hi phil. it's great to get to read some of your thoughts here. so i agree with the deep and wide philosophy, and of course Jesus did have compassion on the crowd, but what about kierkagaards idea that the crowd is where we go to hide from God? it seems like many christians i've been influenced by lived lives that wouldn't fit in a mega-church model - the desert fathers and mothers, st. francis, etc. and in personal experience of visiting churches around the country for the last 4 years with psalters the mega churches almost always did seem more shallow over all then the smaller congragations. a lot of times they would be more friendly to start off with, but the relationships rarely lasted long term.
in a village we visited in turkey we went out to view the fields of one of the leading men of the village. he showed us his orchard of a few dozen cherry trees. daily he would inspect and care for each tree like a shepard to them. he said he could afford to get more, but he didn't want to because that would sacrifice the quality time spent with each tree he already had (plus he other crops he was looking after). anyway, just some thoughts i had. it's very cool to me when different people who's thoughts i respect come out on different sides of an issue. for exapmle i have this pastor friend in tennessee (who reminds me somewhat of you) who was just writing a blog about a similar theme, but with some different conclusions: http://dougfloyd.wordpress.com/
well, i look forward to reading more of your writing to come. faith,hope,love. jeremy
p.s. our little community house just started a blog page if you ever want to check it out: www.kairoshouse.blogspot.org

March 20, 2008 | Unregistered Commenterjeremy siegrist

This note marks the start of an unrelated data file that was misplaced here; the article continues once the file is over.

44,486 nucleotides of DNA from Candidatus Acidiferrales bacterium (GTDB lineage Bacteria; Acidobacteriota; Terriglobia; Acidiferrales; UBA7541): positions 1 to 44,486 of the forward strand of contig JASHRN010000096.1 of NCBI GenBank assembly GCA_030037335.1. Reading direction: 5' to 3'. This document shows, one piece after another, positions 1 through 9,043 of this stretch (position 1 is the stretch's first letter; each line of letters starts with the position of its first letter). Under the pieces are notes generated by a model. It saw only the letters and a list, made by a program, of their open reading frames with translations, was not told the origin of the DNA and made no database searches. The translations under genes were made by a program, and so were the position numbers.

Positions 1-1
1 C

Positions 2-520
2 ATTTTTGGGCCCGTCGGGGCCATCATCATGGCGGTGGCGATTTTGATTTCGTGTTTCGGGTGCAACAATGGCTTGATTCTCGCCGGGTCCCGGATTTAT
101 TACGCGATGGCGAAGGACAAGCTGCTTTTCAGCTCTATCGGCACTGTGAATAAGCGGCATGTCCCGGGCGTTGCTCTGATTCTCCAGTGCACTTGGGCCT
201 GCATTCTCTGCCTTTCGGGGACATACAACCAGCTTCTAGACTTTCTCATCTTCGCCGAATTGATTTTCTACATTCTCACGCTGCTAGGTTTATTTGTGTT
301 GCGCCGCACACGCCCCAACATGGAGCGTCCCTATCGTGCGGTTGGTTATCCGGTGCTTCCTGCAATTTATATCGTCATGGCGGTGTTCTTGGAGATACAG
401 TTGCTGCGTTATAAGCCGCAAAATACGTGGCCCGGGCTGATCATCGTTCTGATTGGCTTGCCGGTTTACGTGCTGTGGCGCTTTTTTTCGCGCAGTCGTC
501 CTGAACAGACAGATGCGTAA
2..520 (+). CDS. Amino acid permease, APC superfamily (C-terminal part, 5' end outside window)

Jeremy,

Thanks for the post, bro! I'm sorry it's taken me a few days to respond. This is a pretty busy week.

I think you really point out the difficulty with going deep AND wide. Mega-churches who have gone deep have had to be pretty creative. Some have integrated small house churches into their fellowship. Some have planted satellites instead of building bigger buildings (which makes them feel much less mega).

I just think we can't have the luxury of choosing either/or. It must be both/and. Now when I say "both/and" I'm not saying that each church should aspire to be a mega-church. I'm simply saying that a church should never be satisfied if it is not reaching out to the lost. Even if I was worshipping in a small house church I would want to be challenged to share my faith in an effort to fulfill Jesus' mandate to make disciples. (I would also want to be challenged to care for the poor. Matthew 25 and Matthew 28 are both essential to discipleship.)

Years ago I heard the life-saving metaphor. It's the picture of people on a ship who are pulling drowning people out of the water. Someone on that ship needs to be helping them dry out, giving them clothes, taking care of all their needs. But while that is happening, the guys at the edge of the ship need to keep pulling people out of the water until they're all safe.

No metaphor is adequate, but that one really pointed out the both/and to me.

I haven't had the chance to check out Doug Floyd's blog yet, but I will.

Thanks also for letting me know about kairoshouse. I can't wait to go there.

You're a breath of fresh air, Jeremy! The great experiences you've had with the Body of Christ over the past few years of travel compliment the heart and passion I've always seen in you. You have so much to give to the Body. Keep it up!

March 22, 2008 | Registered Commenter[Phil Stout]